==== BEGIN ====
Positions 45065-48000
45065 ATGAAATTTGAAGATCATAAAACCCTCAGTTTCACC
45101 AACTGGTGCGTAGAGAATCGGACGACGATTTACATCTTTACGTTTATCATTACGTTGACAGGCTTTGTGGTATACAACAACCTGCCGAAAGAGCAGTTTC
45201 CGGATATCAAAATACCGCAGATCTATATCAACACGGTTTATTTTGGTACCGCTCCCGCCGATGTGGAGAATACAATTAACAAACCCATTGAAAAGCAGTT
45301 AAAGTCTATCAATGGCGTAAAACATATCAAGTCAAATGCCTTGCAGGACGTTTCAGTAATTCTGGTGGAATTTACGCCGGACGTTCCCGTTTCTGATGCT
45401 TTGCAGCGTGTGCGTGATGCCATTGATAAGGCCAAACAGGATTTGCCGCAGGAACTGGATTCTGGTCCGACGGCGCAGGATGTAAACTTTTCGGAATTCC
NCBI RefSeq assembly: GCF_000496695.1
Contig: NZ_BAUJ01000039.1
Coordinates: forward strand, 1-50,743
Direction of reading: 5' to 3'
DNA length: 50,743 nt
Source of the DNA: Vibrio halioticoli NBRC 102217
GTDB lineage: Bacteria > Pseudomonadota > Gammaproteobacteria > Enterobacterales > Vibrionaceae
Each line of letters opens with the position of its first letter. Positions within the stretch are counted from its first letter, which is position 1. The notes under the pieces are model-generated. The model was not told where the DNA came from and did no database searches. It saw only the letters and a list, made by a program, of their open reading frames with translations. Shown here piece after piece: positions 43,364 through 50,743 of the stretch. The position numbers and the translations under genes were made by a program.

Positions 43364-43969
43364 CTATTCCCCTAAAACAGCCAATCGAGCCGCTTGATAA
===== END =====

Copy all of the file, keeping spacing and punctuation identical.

Positions 45065-48000
45065 ATGAAATTTGAAGATCATAAAACCCTCAGTTTCACC
45101 AACTGGTGCGTAGAGAATCGGACGACGATTTACATCTTTACGTTTATCATTACGTTGACAGGCTTTGTGGTATACAACAACCTGCCGAAAGAGCAGTTTC
45201 CGGATATCAAAATACCGCAGATCTATATCAACACGGTTTATTTTGGTACCGCTCCCGCCGATGTGGAGAATACAATTAACAAACCCATTGAAAAGCAGTT
45301 AAAGTCTATCAATGGCGTAAAACATATCAAGTCAAATGCCTTGCAGGACGTTTCAGTAATTCTGGTGGAATTTACGCCGGACGTTCCCGTTTCTGATGCT
45401 TTGCAGCGTGTGCGTGATGCCATTGATAAGGCCAAACAGGATTTGCCGCAGGAACTGGATTCTGGTCCGACGGCGCAGGATGTAAACTTTTCGGAATTCC
NCBI RefSeq assembly: GCF_000496695.1
Contig: NZ_BAUJ01000039.1
Coordinates: forward strand, 1-50,743
Direction of reading: 5' to 3'
DNA length: 50,743 nt
Source of the DNA: Vibrio halioticoli NBRC 102217
GTDB lineage: Bacteria > Pseudomonadota > Gammaproteobacteria > Enterobacterales > Vibrionaceae
Each line of letters opens with the position of its first letter. Positions within the stretch are counted from its first letter, which is position 1. The notes under the pieces are model-generated. The model was not told where the DNA came from and did no database searches. It saw only the letters and a list, made by a program, of their open reading frames with translations. Shown here piece after piece: positions 43,364 through 50,743 of the stretch. The position numbers and the translations under genes were made by a program.

Positions 43364-43969
43364 CTATTCCCCTAAAACAGCCAATCGAGCCGCTTGATAA